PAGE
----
We’re up 600… Think of this. Think of this. Think of this. We’re up 690,000 votes in Pennsylvania, 690,000. These aren’t even close. This is not like, “Oh, it’s close…” With 64% of the vote in, it’s going to be almost impossible to catch. And we’re coming into good Pennsylvania areas where they happen to like your president. I mean, it’s very good. So we’ll probably expand that. We’re winning Michigan, but I’ll tell you, I looked at the numbers. I said, “Wow.” I looked, I said, “Wow, that’s a lot.” By almost 300,000 votes and 65% of the vote is in and we’re winning Wisconsin. And I said, “Well, we don’t need all of them. We need…” Because when you add Texas in, which wasn’t added, I spoke with the really wonderful governor of Texas just a little while ago, Greg Abbott, he said, “Congratulations.” He called me to congratulate me on winning Texas.
I mean, we won Texas. I don’t think they finished quite the tabulation, but there’s no way. And it was almost complete, but he congratulated me. Then he said, “By the way, what’s going on? I’ve never seen anything like this.” Can I tell you what, nobody has. So we won by 107,000 votes with 81% of the vote. That’s Michigan. So when you take those three states in particular and you take all of the others, I mean, we have so many… We had such a big night. You just take a look at all of these states that we’ve won tonight, and then you take a look at the kind of margins that we’ve won it by, and all of a sudden, it’s not like we’re up 12 votes and we have 60% left. We won states. And all of a sudden I said, “What happened to the election? It’s off.” And we have all these announcers saying what happened? And then they said, “Oh.”
Because you know what happened? They knew they couldn’t win so they said, “Let’s go to court.” And did I predict this, Newt? Did I say this? I’ve been saying this from the day I heard they were going to send out tens of millions of ballots. They said exactly, because either they were going to win or if they didn’t win, they’ll take us to court. So Florida was a tremendous victory. 377,000 votes. Texas, as we said. Ohio, think of this. Ohio a tremendous state, a big state. I love Ohio. We won by 8.1%, 460,00…think of this. Almost 500,000 votes. North Carolina, a big victory with North Carolina. So we won there. We lead by 76,000 votes with almost nothing left. And all of a sudden everything just stopped.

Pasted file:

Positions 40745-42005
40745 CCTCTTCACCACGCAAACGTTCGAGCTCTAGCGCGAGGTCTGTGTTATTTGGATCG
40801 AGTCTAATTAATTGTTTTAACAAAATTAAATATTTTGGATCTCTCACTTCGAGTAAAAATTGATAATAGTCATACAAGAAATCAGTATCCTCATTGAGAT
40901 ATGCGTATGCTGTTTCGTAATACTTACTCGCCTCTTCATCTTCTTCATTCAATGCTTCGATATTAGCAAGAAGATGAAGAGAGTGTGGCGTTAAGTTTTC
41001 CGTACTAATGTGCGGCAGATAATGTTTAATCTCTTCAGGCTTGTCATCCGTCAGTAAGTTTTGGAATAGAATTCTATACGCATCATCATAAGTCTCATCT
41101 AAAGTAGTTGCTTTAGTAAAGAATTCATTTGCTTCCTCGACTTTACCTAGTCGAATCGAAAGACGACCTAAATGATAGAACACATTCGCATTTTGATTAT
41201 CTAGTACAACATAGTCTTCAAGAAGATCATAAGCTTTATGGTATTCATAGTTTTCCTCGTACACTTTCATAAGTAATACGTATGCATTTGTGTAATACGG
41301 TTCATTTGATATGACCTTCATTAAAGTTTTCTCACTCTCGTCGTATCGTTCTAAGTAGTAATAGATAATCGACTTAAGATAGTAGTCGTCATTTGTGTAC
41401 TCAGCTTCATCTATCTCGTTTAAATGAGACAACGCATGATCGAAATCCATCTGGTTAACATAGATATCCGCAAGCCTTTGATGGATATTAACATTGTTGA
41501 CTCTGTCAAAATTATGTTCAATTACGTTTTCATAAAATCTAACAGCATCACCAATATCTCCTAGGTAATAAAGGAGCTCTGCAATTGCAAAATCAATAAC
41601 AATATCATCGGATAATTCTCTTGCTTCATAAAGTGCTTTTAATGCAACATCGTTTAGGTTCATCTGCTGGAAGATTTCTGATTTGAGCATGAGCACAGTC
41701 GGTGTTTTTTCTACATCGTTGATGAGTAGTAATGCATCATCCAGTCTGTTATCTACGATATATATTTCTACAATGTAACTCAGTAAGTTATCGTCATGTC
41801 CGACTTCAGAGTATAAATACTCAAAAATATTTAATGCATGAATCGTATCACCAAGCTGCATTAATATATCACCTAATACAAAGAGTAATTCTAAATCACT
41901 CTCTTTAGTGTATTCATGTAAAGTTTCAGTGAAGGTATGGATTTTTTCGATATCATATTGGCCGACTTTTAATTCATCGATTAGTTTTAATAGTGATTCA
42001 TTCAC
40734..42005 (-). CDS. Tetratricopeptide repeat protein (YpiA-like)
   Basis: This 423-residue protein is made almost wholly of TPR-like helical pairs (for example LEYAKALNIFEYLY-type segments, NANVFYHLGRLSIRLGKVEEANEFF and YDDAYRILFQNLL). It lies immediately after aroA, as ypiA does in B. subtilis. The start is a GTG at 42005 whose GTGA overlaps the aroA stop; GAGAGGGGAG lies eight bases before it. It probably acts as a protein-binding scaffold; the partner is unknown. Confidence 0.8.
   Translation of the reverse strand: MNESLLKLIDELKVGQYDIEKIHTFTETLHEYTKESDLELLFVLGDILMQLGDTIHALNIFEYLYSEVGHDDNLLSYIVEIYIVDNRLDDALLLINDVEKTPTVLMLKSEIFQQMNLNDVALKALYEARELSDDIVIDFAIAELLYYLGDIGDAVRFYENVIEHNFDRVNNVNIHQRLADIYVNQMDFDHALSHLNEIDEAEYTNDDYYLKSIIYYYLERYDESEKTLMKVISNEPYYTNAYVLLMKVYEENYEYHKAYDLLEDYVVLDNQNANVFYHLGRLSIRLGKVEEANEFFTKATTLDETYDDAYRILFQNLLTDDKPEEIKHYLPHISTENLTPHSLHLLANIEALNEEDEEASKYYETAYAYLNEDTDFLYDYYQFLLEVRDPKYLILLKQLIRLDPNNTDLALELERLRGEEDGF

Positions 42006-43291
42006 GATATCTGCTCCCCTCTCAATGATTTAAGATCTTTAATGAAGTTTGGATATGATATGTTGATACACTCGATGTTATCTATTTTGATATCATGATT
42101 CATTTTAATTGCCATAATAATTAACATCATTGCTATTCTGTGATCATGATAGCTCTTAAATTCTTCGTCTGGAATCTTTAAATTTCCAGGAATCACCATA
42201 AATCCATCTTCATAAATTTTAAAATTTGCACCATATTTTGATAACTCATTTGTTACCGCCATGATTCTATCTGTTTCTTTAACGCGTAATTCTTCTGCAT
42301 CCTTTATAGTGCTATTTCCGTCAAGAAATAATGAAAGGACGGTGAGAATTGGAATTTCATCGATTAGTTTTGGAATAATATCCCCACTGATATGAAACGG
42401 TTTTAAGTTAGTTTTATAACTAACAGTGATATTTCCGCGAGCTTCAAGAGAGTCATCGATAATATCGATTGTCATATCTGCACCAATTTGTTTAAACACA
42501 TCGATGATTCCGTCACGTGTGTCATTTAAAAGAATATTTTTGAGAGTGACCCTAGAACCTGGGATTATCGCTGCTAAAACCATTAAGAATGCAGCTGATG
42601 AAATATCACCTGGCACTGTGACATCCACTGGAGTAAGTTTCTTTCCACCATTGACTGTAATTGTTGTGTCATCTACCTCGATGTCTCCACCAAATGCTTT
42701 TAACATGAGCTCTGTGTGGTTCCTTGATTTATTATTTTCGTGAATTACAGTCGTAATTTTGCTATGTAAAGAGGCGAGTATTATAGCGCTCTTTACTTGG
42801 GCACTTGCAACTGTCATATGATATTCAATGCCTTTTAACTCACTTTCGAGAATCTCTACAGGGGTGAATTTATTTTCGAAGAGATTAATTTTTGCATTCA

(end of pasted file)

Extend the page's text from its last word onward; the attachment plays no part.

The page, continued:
This is a fraud on the American public. This is an embarrassment to our country. We were getting ready to win this election. Frankly, we did win this election. We did win this election. So our goal now is to ensure the integrity for the good of this nation. This is a very big moment. This is a major fraud in our nation. We want the law to be used in a proper manner. So we’ll be going to the US Supreme Court. We want all voting to stop. We don’t want them to find any ballots at four o’clock in the morning and add them to the list. Okay? It’s a very sad moment. To me this is a very sad moment and we will win this. And as far as I’m concerned, we already have won it.”
Results are still up in the air on Wednesday evening, with some states projecting final results available as late as Friday.
This story was updated at 7:55pm on November 4.
Rebecca Horvath is an editor and writer for NRN. For nearly a decade, Horvath wrote a regular Community Voices column for the Johnson City Press, where she was known to ruffle a few feathers. In 2018, she began writing for the National Federation of Republican Women, interviewing and profiling candidates such as Sen. Martha McSally and Sen. Cindy Hyde-Smith. Horvath also contributes to Net3d.home.blog.